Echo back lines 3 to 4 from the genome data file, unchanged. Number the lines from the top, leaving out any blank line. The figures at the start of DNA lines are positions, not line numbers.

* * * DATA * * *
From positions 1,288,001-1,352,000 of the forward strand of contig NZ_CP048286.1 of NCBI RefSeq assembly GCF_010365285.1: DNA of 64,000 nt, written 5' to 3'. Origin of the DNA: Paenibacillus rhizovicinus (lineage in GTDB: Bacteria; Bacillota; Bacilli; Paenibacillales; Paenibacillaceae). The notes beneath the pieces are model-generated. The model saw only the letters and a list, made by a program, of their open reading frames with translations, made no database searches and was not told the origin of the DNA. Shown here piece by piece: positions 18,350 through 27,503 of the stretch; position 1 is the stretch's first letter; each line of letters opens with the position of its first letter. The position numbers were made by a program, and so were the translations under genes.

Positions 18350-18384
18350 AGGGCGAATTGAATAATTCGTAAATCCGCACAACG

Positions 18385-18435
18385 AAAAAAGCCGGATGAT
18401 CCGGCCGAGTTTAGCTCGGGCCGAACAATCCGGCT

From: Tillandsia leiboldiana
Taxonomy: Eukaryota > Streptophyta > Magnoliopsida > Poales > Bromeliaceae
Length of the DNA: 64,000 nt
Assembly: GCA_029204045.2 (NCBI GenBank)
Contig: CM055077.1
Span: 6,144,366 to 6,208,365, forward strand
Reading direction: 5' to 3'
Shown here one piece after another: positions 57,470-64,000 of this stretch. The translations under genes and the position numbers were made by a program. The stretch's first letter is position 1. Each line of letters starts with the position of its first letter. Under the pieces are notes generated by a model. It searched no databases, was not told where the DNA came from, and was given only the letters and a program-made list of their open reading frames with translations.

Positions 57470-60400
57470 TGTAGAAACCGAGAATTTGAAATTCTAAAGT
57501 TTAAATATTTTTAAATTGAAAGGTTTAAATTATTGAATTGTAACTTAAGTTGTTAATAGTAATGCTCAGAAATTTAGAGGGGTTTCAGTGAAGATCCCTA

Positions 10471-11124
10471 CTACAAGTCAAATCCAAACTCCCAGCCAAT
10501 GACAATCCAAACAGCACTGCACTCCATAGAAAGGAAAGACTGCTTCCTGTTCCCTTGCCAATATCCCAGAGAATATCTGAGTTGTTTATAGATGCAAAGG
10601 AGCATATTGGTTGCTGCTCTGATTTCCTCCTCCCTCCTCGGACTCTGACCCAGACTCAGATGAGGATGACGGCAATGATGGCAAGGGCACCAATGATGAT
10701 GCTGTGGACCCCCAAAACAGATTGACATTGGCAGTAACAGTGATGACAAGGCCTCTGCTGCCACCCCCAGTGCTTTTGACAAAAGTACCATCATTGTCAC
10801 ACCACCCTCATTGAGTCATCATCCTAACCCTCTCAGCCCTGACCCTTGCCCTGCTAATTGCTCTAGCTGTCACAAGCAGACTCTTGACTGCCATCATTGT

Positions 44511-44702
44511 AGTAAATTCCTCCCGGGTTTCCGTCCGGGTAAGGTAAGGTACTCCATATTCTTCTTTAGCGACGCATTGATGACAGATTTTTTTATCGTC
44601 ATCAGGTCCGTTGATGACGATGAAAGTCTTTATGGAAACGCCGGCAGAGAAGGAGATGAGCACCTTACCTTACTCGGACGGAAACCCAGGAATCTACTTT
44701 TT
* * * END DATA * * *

18350 AGGGCGAATTGAATAATTCGTAAATCCGCACAACG

Positions 18385-18435